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October 22, 2006
Lou Hudson comes back to the U
Before Friday night's Maroon-Gold scrimmage at Williams Arena, the Minnesota Gophers honored one of the all time greats in the history of Golden Gopher Basketball. Number 14 "Sweet" Lou Hudson took the floor to the cheers of the people in the stands and he waived as the Gopher crowd honored him. Hudson's jersey was retired on March 5th of 1994 and he is the 15th all-time leading scorer at the U with 1,329 points in 65 career games.
Hudson was also known as "Super Lou" and "Sweet Lou" for his smooth game and sweet jumpshot. In 1966 at 6-foot-5 and 215 pounds, Hudson was drafted by the St. Louis Hawks becoming the first Gopher ever to be drafted in the first round of the NBA. Pro scouts watched Hudson drop 30 points as a senior with a broken hand and that convinced them that he had the talent and toughness to play in the NBA.
Hudson averaged 18.4 points per game his rookie year and was named to the All-NBA rookie team. The following season, he was called to serve in the military and did not rejoin the team until 1968. In the 1969-70 season, Lou earned his first of six NBA All-Star appearances. Hudson played 13 seasons in the NBA playing for the Hawks and the LA Lakers.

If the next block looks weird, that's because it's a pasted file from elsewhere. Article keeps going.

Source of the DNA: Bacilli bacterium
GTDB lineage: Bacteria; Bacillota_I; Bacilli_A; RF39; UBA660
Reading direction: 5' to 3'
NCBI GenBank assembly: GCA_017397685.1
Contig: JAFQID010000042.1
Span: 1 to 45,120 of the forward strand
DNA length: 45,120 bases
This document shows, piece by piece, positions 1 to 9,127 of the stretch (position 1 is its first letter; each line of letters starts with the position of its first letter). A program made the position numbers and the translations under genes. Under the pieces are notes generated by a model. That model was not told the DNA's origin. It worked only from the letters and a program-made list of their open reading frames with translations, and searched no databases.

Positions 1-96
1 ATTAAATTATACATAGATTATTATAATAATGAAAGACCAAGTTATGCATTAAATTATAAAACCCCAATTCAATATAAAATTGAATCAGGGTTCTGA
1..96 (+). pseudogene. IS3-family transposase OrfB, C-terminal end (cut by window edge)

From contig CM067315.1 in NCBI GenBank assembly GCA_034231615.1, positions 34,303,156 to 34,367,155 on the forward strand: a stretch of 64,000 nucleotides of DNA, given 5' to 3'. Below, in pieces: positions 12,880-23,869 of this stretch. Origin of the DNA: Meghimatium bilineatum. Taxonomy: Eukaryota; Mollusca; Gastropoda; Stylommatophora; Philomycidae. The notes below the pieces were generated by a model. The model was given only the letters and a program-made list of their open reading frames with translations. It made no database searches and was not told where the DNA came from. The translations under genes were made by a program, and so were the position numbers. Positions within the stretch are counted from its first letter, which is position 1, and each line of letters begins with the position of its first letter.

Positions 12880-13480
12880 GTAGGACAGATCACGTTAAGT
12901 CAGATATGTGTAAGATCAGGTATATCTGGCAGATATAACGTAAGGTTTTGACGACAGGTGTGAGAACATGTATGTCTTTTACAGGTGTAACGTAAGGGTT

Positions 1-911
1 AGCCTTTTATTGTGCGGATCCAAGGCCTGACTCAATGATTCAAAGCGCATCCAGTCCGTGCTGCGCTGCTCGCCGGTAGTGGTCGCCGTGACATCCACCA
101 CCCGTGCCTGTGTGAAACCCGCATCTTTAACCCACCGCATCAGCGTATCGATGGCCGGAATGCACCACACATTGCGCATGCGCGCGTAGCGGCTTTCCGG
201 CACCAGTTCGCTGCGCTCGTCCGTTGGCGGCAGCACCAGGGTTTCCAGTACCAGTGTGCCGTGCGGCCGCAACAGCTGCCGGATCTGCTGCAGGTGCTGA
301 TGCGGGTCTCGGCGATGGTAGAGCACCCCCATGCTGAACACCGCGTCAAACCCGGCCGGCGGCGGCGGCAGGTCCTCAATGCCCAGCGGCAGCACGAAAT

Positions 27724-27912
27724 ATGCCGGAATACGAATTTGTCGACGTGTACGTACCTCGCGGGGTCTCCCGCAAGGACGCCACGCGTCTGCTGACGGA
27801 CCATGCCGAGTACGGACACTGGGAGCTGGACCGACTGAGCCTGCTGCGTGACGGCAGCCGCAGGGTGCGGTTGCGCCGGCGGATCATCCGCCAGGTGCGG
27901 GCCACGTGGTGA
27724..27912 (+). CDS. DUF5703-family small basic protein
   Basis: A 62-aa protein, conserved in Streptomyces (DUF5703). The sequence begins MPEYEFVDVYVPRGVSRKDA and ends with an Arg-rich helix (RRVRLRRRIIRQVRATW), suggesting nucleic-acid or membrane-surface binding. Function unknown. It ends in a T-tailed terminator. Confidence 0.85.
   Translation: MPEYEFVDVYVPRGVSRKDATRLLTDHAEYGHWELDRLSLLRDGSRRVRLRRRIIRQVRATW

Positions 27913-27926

As a Gopher, it is often pointed out that Sweet Lou played his senior year with a broken wrist. For years my father talked about Hudson playing a full game with blood all over after hitting his head on the backboard. Lou scored with a huge repertoire of moves and he could leap and sprint with the best. Plus Hudson was a dominant defender in addition to averaging 20 points for his three-year varsity career.
Hudson resides in Park City, Utah where he suffered a stroke 20 months ago. He is now confined to a wheelchair but was in great spirits and looking good back at the Barn this weekend. The fans at the U were quite responsive as they were treated to the return of a Gopher legend who many swill still say is the greatest all around Gopher basketball player of all time.
Hudson was recruited to the U and coached by the great John Kundla. He was also drafted in the NFL on his athletic potential but played 13 years in NBA. His number was retired by the Atlanta Hawks for his 18,000 career points. Hudson had a career high of 57 points against the Chicago Bulls in 1967 and he left the game in 1979 as the NBA's 12th all-time leading scorer.